“Gratitude can turn common days into thanksgivings, turn routine jobs into joy, and change ordinary opportunities into blessings.” ~William Arthur Ward
Living in India for more than two years now has been an eye opening experience for me, as I’ve realized how I used to take so many things for granted. While growing up and living in my home country (Bosnia and Herzegovina) in Europe, I was lacking gratitude for all the blessings that surrounded me.
While sitting in our penthouse apartment in the New Delhi suburbs, in an air-conditioned room, still feeling the need to chill with a cool water or a mango shake due to the intense heat (which can reach up to 118° in the summer), I could observe the construction ground across from our building.
Constructions workers would come in at 9am and work for twelve hours, with only a short lunch break, without proper safety equipment, chilled water, or any shaded cover to rest.
While they’d wipe sweat from their face, I’d imagine how hot they must be feeling, as I was sweating even in an air-conditioned room.
Some of them were working together with their wives, who would help them earn their daily wage (equal to $1).
These women would carry piles of cement and bricks on big pots on their head, from one side of the construction site to another, sometimes climbing many stairs as well. In my home country, I never saw women working on construction grounds or carrying such heavy loads on their heads.
Their children would play in front of the construction ground with sand and small rocks, as their parents could not afford to send them to school.
I thought about how, in my home country, children often complain that they “have to” go to school and people complain about how tough their jobs are. These people in New Delhi could not even dream of sending their children to school or having an eight-hour job in an air-conditioned office.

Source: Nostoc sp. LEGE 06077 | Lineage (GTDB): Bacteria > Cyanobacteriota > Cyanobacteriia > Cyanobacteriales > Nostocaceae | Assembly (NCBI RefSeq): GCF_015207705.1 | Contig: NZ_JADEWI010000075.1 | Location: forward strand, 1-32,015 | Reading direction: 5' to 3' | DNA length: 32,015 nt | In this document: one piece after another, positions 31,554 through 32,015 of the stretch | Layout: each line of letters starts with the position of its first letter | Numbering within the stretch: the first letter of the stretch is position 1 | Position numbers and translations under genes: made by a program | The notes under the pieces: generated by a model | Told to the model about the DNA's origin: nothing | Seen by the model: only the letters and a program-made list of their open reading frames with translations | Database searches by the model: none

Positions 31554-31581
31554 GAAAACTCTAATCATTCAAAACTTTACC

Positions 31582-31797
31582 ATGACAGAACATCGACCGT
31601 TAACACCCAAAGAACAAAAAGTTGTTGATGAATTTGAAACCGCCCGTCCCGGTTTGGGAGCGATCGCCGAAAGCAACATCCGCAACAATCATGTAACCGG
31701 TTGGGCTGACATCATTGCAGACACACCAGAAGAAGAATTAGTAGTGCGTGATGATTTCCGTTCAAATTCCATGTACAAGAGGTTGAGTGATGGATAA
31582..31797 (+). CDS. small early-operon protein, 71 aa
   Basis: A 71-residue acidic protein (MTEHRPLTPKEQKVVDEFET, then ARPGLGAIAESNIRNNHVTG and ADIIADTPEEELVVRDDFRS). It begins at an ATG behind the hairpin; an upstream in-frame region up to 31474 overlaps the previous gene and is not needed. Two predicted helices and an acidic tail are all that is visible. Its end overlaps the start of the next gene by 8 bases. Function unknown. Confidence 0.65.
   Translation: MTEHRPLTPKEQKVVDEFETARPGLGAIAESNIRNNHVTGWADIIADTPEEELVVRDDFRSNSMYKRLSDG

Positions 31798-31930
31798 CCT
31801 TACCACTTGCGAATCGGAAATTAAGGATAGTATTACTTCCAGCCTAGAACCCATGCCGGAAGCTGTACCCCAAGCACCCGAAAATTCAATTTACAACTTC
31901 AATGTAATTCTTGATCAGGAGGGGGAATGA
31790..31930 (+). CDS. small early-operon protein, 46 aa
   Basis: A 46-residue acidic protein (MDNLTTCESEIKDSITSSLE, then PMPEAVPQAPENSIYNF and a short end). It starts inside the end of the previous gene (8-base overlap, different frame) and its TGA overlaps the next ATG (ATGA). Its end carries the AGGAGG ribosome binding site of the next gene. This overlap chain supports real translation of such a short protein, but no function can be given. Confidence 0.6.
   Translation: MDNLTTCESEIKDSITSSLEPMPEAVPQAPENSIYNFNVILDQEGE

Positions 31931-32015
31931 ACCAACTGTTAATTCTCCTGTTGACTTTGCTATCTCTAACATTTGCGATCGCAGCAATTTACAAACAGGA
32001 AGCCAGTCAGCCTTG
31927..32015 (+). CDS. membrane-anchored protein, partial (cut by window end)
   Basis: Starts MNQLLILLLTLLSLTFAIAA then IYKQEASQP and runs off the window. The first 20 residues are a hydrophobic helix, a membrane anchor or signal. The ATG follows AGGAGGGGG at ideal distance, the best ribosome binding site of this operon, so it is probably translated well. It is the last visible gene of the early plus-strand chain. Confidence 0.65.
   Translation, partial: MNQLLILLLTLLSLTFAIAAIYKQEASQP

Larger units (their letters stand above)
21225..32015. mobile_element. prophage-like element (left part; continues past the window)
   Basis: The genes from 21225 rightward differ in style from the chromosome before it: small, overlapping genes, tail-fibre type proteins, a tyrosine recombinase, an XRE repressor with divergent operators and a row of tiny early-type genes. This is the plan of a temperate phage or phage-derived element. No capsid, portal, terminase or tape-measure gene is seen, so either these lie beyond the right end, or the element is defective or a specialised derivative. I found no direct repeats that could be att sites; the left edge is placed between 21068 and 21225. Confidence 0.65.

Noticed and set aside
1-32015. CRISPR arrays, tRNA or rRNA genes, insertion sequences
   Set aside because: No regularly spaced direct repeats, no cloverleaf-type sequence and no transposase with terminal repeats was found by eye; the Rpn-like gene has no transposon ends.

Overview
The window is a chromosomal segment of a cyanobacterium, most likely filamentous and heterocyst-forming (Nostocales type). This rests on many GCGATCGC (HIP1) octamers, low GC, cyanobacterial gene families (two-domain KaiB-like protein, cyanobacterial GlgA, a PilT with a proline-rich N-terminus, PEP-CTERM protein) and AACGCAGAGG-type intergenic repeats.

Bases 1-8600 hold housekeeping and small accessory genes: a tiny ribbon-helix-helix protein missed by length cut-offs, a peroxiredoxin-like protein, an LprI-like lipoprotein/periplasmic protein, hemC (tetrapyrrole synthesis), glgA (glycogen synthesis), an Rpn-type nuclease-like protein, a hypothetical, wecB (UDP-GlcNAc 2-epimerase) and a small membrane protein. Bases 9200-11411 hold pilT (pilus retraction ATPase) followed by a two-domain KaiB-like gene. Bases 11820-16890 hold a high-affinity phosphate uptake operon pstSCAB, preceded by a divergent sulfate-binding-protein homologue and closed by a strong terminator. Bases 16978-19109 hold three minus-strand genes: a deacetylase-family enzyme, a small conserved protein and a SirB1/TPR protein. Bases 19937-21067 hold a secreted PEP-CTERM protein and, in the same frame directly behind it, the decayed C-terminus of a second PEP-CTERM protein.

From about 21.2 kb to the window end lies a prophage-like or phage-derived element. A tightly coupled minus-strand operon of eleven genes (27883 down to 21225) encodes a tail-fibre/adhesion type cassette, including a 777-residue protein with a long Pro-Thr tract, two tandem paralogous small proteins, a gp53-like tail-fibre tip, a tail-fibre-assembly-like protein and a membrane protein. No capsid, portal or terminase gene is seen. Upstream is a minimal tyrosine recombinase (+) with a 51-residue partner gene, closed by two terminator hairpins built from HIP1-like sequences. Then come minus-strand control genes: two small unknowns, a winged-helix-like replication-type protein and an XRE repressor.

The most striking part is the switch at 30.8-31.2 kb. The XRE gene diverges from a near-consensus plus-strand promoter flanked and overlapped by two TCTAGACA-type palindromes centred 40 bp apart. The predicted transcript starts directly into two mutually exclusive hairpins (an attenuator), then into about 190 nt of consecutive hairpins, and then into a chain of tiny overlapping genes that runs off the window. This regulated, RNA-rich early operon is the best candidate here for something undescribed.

The wives who didn’t work on the construction ground would work in our building as maids. One of them cleaned our home. Every day she came in with a water bottle, which she’d cool in our refrigerator, as they did not have an electricity, not to mention a refrigerator, in the slum where she lived with her family.
After cleaning our home, she’d run back to hers with a chilled water bottle in her hands, almost losing her breath, as if she was afraid the heat might warm that water before she would return. Then she wouldn’t be able to cool her small children, who were waiting in the heat in a slum without a fan.
Since that day, I never look at the ice cubes in my drink the same way I once did. Ice cubes were just pieces of frozen water, until I saw that for some people, even chilled water is a luxury! Ice cubes are a symbol of wealth and abundance to me now.
I suddenly became grateful for all the things I am blessed with in my life, even the small things, like ice cubes, chilled water, nutritious food, a fan, an air-conditioner, mosquito repellent in the night, clean running water in my home, electricity—not to mention the “big” things, like an opportunity to get educated, to grow up in a beautiful home, which was warm in winters and cool in summers, my job, the power to choose my own husband.
I never thought I should be grateful for choosing my husband. Yet, in a place where arranged marriages are still tradition, I realized that it was a blessing that I was born and raised in an environment where I could fall in love with a man and choose to marry him.